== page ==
Do Elections Guarantee Freedom?
, by James Bovard
, Future of Freedom
, Nov 2007
Discusses whether democratic elections achieve the purported objective of "will of the people" controlling the government
"President Lyndon Johnson declared in 1965 that the vote is the most powerful instrument ever devised by man for breaking down injustice and destroying the terrible walls which imprison men because they are different from other men. ... During the election campaign the prior year, Johnson had promised, 'We are not about to send American boys 9,000 or 10,000 miles away to do what Asian boys ought to be doing to protect themselves.' The fact that parents could vote for or against Johnson did nothing to stop him from betraying his promise and sending their sons to die."
Ellsberg's Lessons for Our Time
, by James Bovard
, Future of Freedom
, May 2008
Reviews Daniel Ellsberg's Secrets: A Memoir of Vietnam and the Pentagon Papers
and how its commentary applies to the then current conflict in Iraq
"Ellsberg ... started work in August 1964 on the day the Gulf of Tonkin crisis ignited. ... Within hours ... the ship's commander had wired Washington that the reports of an attack on his ship may have been wildly exaggerated ... But it didn't matter, because this was just the pretext that Lyndon Johnson was looking for. Johnson and Defense Secretary Robert McNamara raced to proclaim that the attack was unprovoked. ... the United States had orchestrated an attack by South Vietnamese commandos on North Vietnamese territory before the alleged conflict began. But Johnson lied and commenced bombing, and Congress rushed to cheer him on."
The American Heritage of "Isolationism"
, by Gregory Bresiger, Future of Freedom
, May 2006
Criticizes the use of the word "isolationist" by the media, "internationalists" and other foreign intervention promoters, looking at the heritage of noninterventionism as exemplified by Washington's Farewell Address
"For example, in the 1964 presidential election Americans overwhelmingly voted for Lyndon Baines Johnson. He campaigned as a moderate peace candidate and portrayed Goldwater as an extremist war candidate. Johnson ended up greatly expanding the American commitment to Vietnam, with some 500,000 troops sent to Southeast Asia. He left office in 1969 as one of the most hated men in America. He wouldn't even attempt to run for reelection."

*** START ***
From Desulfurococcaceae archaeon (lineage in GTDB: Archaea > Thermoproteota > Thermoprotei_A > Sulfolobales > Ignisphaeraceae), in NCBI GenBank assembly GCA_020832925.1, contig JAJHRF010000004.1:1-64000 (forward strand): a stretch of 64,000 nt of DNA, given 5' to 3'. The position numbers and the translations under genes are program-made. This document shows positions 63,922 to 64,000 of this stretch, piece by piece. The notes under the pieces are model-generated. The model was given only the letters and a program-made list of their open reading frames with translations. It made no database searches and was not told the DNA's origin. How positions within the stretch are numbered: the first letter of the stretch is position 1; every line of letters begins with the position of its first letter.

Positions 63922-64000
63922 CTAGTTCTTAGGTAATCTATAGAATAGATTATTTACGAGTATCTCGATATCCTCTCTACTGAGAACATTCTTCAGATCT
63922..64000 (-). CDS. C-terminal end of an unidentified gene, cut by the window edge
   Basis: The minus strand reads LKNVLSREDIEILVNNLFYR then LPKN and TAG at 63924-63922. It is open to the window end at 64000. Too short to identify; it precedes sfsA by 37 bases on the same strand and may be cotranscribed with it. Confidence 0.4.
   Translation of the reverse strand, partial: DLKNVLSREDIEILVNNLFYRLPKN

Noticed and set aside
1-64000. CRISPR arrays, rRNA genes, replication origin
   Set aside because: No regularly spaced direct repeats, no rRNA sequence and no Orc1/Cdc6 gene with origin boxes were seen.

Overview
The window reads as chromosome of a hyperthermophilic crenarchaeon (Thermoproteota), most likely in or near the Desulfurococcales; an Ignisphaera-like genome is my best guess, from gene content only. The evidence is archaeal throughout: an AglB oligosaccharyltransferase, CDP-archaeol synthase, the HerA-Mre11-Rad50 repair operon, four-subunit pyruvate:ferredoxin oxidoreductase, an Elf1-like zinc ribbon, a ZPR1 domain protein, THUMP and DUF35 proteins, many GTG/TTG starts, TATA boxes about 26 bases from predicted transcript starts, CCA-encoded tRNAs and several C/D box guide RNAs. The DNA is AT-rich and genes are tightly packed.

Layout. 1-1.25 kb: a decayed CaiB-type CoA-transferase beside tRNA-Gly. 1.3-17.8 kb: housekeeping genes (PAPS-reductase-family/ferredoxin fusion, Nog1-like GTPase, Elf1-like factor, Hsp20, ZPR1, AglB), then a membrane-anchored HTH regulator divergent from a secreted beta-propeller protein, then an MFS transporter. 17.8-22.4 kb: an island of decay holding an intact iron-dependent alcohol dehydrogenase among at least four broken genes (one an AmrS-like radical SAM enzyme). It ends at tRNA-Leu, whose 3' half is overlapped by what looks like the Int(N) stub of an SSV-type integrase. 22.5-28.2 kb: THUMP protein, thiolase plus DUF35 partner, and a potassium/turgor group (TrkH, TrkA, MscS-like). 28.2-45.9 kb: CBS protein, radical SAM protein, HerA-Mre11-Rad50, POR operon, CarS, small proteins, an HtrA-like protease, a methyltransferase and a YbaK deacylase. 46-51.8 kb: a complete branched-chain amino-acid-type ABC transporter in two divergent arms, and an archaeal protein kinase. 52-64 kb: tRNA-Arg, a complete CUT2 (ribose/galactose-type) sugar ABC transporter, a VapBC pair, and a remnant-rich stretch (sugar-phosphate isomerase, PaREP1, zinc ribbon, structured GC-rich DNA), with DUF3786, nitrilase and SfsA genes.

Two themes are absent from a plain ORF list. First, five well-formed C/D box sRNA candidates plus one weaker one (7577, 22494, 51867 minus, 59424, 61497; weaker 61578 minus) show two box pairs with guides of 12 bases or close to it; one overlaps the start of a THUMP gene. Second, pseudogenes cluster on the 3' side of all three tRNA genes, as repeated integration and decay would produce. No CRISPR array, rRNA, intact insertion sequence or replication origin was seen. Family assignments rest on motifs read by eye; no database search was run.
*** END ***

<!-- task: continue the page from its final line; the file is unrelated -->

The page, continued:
Related Topics: John Adams
, Foreign Entanglements
, Free Trade
, Limited Government
, Thomas Jefferson
, Richard Nixon
, Franklin D. Roosevelt
, Vietnam War
, George Washington
, Woodrow Wilson
The Ethics of Voting: Part Three
[PDF], by George H. Smith
, The Voluntaryist
, Apr 1983
Examines, among other things, whether a libertarian can be employed by or hold office in a State entity
"In a war crimes trial, President Johnson would not be as liable for a particular murder as the person who physically committed the act. But Johnson shares some liability for a vast number of similar acts. His degree of liability for a particular murder may be less, but his range of liability is far greater. ... when we say that President Johnson was 'more resonsible' for murders than individual bomber pilots, we mean: (1) [he], utilizing the power of his office, made funda mental decisions that set the State apparatus in motion. (2) [he] was responsible, to whatever degree, for a broader range of casualties ..."
The Urge to 'Surge'
, by Justin Raimondo
, 15 Dec 2006
Discusses reactions to the Iraq Study Group suggestion supporting "a short-term redeployment or surge of American combat forces to stabilize Baghdad"
"If that happens, then George W. Bush will complete his metamorphosis into another Texan in the White House who had to deal with an unpopular war: Lyndon Baines Johnson. We'll have "jobs programs" – and, no doubt, "poverty pimps" (remember them?) ... The "angry young men" of 1960s urban America were neither appeased nor bought off ... President Johnson, you'll remember, launched his War on Poverty in tandem with escalating the Vietnam War, and the political rhetoric and objectives of these losing campaigns were remarkably similar. Both were pacification programs, and they failed in Vietnam, as well as in South Central Los Angeles."